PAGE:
Why I Refuse to Let the Weight of Oppression Steal My Joy

by Felice León

“By the mere fact that you are living in this world, you have the obligation, and the duty to make it a better place.” Said my mother in our most recent debate. She had an authoritative, “let me school you” tone that Black women of a certain age often take on. Think Clair Huxtable meets Iyanla Vanzant. “But I owe the world nothing; I’m not indebted,” I said, trying to get a word-in. My mother shook her head in disagreement. “There is a reason that you were born on earth, in this space, at this time. It’s a privilege. Being positive is the least that you can do.” By nature I’m a positive person and often refer to myself as a buoyant optimist, so I get the importance of being positive. The point of contention here was whether I owe the world my positivity. Whether or not I have a debt to this world. I grumbled, rolled my eyes and attempted to think of a comeback filled with $100 words. No dice.

I sat with her response for a while. Now, I realize that Mom was absolutely right – It is a privilege to be alive in this world; I am in debt.

I choose to exist as a positive being of light. This will be my mantra. Furthermore, I believe in karma. Or, as Sir Isaac Newton put it, for every action, there is an equal and opposite reaction. What I emanate to the world, in my writings, thoughts and actions, is what the universe sends back. It’s like a ripple effect, ya know?

Some of my friends think that I’m hokey, a Black flower child. It’s all good. I’ll continue to encourage children by reminding them of their awesomeness, engage little old ladies in conversation and cheer on complete strangers by yelling “YOU BETTA RUN” during marathons (I embarrassed my friends, but the runners got a kick out of it. Most importantly, they kept on running). To some extent, I feel that it is my responsibility to bring positivity to the world – it is practically a form of service.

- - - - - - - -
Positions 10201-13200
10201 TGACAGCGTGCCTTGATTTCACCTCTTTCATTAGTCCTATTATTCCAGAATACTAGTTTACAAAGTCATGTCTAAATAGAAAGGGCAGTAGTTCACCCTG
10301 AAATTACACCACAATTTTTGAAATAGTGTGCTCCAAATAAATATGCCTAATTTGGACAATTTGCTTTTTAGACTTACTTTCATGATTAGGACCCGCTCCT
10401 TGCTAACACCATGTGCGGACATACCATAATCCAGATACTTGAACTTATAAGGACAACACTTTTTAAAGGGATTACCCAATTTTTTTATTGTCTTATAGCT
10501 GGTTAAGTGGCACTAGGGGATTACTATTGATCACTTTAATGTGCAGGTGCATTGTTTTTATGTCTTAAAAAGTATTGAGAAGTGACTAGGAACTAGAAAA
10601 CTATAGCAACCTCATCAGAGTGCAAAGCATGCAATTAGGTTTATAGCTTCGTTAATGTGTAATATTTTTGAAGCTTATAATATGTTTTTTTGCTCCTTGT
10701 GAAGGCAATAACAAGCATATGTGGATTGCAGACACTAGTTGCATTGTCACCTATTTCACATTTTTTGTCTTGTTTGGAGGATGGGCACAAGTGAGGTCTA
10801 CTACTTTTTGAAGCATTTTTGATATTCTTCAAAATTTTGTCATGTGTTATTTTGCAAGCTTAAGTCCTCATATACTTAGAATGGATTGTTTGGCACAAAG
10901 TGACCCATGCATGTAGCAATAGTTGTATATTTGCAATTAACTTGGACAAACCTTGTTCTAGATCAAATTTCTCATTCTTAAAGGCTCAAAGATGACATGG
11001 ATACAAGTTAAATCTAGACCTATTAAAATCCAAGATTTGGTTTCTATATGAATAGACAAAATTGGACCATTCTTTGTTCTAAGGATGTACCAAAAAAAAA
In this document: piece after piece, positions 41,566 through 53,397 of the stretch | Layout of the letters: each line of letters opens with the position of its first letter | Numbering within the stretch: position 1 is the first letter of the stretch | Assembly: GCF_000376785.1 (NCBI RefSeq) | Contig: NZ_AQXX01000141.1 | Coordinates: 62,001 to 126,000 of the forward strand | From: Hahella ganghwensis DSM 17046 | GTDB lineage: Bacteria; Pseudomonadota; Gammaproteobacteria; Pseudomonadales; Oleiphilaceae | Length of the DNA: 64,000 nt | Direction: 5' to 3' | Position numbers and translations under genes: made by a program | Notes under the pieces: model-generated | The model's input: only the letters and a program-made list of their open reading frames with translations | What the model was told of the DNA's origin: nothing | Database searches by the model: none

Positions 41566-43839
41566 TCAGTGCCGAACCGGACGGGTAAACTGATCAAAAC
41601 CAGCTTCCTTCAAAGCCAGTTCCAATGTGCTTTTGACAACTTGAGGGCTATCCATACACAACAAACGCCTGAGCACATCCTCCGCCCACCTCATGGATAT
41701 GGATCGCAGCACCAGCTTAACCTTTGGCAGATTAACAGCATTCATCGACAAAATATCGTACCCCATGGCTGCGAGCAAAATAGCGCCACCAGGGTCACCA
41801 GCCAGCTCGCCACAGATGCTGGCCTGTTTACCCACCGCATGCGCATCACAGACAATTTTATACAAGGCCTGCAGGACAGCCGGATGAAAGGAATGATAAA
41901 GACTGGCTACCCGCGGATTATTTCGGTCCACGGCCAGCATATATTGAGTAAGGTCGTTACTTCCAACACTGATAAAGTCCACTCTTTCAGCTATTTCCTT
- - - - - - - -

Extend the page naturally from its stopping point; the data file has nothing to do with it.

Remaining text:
As a journalist, I feel equally responsible to my audience and to the voiceless. The key is balance.

I am aware of what’s going on in the world, but I don’t allow myself to be totally consumed by the headlines. I often take opportunities to unplug. I divorce myself from the news because constant consumption can desensitize the individual. Or, conversely, it can be maddening. Recently, I found myself discussing the vilification of people of color in the media with a friend. The conversation became heated. From ISIS, to domestic violence in the NFL and Ebola – the narrative has been, these people will kill you, beat their wives and bring disease to your country, respectively. These sorts of messages are constantly being affirmed, and essentially, chiseled in the psyche of Americans. It is so easy to be resentful about how people of color are portrayed, but I will not allow this ignorance to make me a rancid journalist. That’s not how I live my life.

Injustice is a weight on the soul – heavy and oppressive. I’m sure that if Trayvon, Eric and Michael were alive today, they would agree. Still it exists in our world, and we can’t run away from it. What’s the solution? As a Black woman in the world, do I solely focus on the negative news that calls for social justice and equality? I can’t. Yet, so long as unarmed young men are being slaughtered by for law enforcement, there must be an opposing force to cauterize these atrocities, this darkness in the world. Indeed, there is work to be done. Bringing positivity to the world is but one way that I will repay my debt.

Touché, Mom, touché.

Photo Credit: Deposit Photos

Felice León is a recent graduate of the Columbia Journalism School and freelance journalist from New York. You can follow her on Twitter @RTSWFL.

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